And, would you like to know some of the celebrities who made an appearance on the program over its 29-year-history? Here's a small list.

Shari Lewis & Lamb Chop, Ruth Buzzi, Charlotte Rae, Dr. Joyce Brothers, Phil Donahue, Marlo Thomas, Andy Griffith, Carol Channing, Dolly Parton, John Denver, John Ritter, Penny Marshall, Cindy Williams, and Andy Williams.

Perhaps some of my favourite segments in Captain Kangaroo were the cartoons and special features that aired during the program. Two of the ones I remember are these ones.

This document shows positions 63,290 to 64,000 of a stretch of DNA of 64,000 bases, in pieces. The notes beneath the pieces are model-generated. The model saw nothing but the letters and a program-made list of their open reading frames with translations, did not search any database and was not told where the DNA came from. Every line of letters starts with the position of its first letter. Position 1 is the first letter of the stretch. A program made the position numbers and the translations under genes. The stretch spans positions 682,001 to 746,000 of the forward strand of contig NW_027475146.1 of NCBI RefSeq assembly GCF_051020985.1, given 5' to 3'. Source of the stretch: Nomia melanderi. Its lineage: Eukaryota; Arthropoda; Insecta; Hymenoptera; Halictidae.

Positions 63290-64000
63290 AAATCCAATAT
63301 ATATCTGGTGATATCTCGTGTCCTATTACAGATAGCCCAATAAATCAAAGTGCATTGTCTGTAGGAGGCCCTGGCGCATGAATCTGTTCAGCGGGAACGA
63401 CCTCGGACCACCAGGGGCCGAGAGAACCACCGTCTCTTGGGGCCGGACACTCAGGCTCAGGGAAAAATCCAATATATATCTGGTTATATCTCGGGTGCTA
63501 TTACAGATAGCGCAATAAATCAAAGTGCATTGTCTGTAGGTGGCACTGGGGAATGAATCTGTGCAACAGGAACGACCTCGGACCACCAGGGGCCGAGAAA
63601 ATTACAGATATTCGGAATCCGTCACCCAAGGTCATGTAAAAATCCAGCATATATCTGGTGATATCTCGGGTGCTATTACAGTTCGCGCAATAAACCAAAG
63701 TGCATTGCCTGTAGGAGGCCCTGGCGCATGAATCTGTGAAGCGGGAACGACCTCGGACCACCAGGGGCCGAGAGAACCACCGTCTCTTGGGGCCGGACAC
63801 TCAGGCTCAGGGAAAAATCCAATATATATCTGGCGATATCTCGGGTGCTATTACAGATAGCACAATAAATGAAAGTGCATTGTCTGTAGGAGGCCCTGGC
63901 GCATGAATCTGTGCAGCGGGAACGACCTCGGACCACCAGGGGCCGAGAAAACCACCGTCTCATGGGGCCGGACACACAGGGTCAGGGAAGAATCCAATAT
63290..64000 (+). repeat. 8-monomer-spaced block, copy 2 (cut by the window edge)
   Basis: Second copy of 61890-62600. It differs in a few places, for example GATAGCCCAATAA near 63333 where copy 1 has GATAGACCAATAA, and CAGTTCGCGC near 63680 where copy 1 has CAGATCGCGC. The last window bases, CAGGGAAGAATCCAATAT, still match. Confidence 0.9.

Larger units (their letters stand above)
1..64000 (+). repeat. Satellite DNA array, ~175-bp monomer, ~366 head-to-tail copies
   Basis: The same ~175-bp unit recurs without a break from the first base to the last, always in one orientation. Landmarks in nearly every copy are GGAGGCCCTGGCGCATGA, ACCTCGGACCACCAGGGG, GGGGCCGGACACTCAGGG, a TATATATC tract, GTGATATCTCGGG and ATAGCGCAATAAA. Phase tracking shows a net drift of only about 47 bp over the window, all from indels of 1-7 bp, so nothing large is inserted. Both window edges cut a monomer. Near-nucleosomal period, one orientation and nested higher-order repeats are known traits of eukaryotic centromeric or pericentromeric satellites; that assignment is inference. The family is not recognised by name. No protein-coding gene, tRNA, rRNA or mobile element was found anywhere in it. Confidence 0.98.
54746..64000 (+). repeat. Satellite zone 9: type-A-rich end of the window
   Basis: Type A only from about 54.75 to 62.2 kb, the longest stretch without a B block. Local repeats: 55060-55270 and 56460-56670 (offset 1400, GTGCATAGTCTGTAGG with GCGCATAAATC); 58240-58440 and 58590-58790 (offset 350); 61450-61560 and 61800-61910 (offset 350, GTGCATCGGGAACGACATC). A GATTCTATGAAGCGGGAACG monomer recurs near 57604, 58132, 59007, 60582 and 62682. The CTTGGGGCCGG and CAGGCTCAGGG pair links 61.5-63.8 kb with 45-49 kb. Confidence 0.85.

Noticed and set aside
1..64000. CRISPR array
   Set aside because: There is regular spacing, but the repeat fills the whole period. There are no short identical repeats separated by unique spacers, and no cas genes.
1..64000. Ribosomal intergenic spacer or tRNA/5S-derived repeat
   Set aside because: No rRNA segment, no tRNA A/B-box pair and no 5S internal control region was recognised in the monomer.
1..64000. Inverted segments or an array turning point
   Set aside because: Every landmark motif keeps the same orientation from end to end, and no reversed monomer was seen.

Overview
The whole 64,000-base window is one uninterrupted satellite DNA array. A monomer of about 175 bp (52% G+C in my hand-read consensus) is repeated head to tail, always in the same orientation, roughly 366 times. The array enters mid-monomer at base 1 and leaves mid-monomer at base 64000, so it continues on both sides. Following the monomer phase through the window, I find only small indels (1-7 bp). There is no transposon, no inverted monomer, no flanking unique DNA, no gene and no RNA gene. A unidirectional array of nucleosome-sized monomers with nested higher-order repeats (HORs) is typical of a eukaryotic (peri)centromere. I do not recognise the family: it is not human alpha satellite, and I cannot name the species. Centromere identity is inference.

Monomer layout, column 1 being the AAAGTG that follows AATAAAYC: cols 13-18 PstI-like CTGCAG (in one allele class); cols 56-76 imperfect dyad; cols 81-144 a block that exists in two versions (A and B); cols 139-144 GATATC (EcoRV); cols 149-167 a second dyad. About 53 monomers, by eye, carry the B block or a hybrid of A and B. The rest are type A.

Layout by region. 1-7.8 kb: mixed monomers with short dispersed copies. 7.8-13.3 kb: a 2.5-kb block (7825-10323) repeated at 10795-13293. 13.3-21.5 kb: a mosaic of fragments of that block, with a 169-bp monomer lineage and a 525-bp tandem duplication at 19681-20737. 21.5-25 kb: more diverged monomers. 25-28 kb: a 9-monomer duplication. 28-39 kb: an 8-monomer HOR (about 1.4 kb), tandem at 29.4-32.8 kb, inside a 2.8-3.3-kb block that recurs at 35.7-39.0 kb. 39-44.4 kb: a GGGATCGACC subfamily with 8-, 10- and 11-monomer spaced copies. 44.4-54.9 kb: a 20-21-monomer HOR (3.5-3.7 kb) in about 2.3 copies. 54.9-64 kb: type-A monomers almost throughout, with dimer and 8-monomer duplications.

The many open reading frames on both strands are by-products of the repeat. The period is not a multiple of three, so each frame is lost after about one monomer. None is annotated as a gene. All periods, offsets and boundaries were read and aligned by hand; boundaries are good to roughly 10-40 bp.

Brushing your teeth was never so much fun when you had the “Toothbrush Family” around to help you out. With an entire family of toothbrushes having a whole bunch of adventures such as rescuing someone from the drain, or waterskiing around the rim of the sink, the adventures were endless. And, who could forget the catchy theme song?

Then there was the classic segment “Picture Pages”!

Picture Pages” starred Bill Cosby as the man with the magic pen that made electronic noises each time he wrote with it. I was so enamored by that pen, and I begged my mother to see if she could get me that pen for my birthday, but alas, I never received one. So, I had to make do with drawing a face on a piece of paper, cutting it out with safety scissors, taping it onto the end of a pencil crayon, and pretending to make the same noises as the pen that Bill Cosby used. I know, I was a strange kid. But, hey, it kept me from getting into trouble.